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The problem:

I've got a situation where we have a media playback during launch, and objc_exception_throw() hits about 5 times during that period, but is always caught, and it's way south of the media player object.

I'm tired of either (a) having to manually continue n times, or (b) having to leave breakpoints disabled until after the playback is complete.

What I've tried:

  • making the breakpoint ignore the first five hits (problem: it's not always exactly five times)
  • creating my own symbolic breakpoint using my target as the module (problem: nothing changed)

What I'd like to do:

One solution that comes to mind is to evaluate the stack when the breakpoint hits, and continue if a particular method or function is listed therein. But I have no idea how to do this.

Other ideas welcome as well.

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1 Answer 1

up vote 8 down vote accepted

You do it using Python.

The following defines an ignore list and a function you can attach as a command to a breakpoint.

The function grabs the names of functions in the backtrace and set-intersects those names with the ignore list. If any names match, it continues running the process. This effectively skips dropping into the debugger for unwanted stacks.

(lldb) b objc_exception_throw
Breakpoint 1: where = libobjc.A.dylib`objc_exception_throw, address = 0x00000000000113c5
(lldb) script
Python Interactive Interpreter. To exit, type 'quit()', 'exit()' or Ctrl-D.
>>> ignored_functions = ['recurse_then_throw_and_catch']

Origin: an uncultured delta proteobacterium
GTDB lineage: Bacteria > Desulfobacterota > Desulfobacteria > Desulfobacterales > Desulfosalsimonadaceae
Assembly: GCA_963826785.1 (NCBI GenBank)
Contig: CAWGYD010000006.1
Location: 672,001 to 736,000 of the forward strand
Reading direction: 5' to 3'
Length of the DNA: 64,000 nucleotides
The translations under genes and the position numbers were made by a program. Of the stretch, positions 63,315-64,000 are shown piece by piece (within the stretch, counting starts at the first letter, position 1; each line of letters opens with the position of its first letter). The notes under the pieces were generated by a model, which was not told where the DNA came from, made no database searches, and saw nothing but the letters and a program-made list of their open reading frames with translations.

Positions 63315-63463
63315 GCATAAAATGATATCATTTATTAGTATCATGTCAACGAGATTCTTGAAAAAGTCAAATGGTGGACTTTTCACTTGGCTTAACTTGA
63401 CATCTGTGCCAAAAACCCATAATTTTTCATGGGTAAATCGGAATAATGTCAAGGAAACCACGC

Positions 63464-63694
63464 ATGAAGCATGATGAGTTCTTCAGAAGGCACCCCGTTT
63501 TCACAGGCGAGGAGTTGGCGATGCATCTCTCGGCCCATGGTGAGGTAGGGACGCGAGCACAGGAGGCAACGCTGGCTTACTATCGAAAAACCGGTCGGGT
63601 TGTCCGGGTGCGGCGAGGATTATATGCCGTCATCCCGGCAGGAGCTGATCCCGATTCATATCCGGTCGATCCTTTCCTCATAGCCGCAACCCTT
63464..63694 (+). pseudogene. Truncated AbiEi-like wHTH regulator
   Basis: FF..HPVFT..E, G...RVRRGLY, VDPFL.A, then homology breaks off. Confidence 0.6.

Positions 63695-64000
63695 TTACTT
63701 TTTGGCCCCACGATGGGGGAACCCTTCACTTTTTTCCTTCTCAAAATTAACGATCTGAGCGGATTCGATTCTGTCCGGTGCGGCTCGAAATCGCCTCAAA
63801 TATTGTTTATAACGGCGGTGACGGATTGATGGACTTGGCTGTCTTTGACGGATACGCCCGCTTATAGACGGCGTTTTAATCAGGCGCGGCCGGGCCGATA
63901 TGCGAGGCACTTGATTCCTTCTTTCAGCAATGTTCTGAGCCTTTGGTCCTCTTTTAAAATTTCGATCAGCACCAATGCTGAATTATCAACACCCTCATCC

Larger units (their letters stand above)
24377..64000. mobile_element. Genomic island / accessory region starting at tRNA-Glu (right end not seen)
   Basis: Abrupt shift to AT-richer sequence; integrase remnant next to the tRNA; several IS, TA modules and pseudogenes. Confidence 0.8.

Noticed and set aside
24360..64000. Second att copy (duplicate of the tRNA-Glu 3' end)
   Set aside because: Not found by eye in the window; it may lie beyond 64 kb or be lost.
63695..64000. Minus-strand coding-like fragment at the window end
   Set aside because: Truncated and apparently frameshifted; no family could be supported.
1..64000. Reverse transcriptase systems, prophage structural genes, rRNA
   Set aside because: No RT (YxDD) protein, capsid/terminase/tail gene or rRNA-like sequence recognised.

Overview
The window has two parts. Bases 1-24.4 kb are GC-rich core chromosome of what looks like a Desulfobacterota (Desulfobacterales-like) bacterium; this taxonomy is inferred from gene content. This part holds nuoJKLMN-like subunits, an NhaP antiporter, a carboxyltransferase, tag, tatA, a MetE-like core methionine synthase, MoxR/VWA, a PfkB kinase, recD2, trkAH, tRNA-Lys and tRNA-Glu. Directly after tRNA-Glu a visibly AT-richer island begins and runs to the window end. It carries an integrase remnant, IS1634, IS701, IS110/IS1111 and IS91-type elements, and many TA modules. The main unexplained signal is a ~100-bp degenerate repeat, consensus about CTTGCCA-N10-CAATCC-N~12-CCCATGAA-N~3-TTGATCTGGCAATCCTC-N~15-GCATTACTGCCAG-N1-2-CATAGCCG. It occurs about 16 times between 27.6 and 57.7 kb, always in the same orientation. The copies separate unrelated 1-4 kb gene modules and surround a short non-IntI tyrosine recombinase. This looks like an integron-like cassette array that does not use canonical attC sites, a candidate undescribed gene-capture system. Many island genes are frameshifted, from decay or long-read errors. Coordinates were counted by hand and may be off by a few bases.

def continue_ignored(frame, bp_loc, dict):
    global ignored_functions
    names = set([frame.GetFunctionName() for frame in frame.GetThread()])
    all_ignored = set(ignored_functions)
    ignored_here = all_ignored.intersection(names)
    if len(ignored_here) > 0:


(lldb) br comm add -F continue_ignored 1
(lldb) r

I tried it against the following file, and it successfully skips the first throw inside recurse_then_throw_and_catch and drops into the debugger during the throw inside throw_for_real.

#import <Foundation/Foundation.h>

f(int n)
    if (n <= 0) @throw [NSException exceptionWithName:@"plugh" reason:@"foo" userInfo:nil];

    f(n - 1);

    @try {
    } @catch (NSException *e) {
        NSLog(@"Don't care: %@", e);



I imagine you could add this function to your .lldbinit and then connect it to breakpoints as needed from the console. (I don't think you can set a script command from within Xcode.)

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Damn, dude. Best answer I could've hoped for. –  MikeyWard Jun 5 '13 at 0:17
Nice answer. The only caveat is that this will continue if any of ignored_functions appears anywhere on the stack, instead of merely checking the frame "above" objc_exception_throw. –  Jason Molenda Jun 5 '13 at 3:00
@JasonMolenda Entirely correct. "Anywhere on the stack" was what I figured was wanted based on "evaluate the stack when the breakpoint hits, and continue if a particular method or function is listed therein". It would be simple to adapt to do if frame.GetThread().GetFrameAtIndex(1).GetFunctionName() in ignored_functions: instead. The key insight is to use a Python function as the breakpoint command. –  Jeremy W. Sherman Jun 5 '13 at 15:40
Note also that starting with Xcode 5's lldb, lldb checks the return value from Python breakpoint commands, and if they return a boolean value of False, lldb will continue from the breakpoint. Maybe that's a little easier than having to call "continue" by hand. It also means that if you hit two breakpoints simultaneously (which does happen in threaded code) lldb will only continue if both breakpoint hits want to continue. –  Jim Ingham Jan 14 '14 at 18:35

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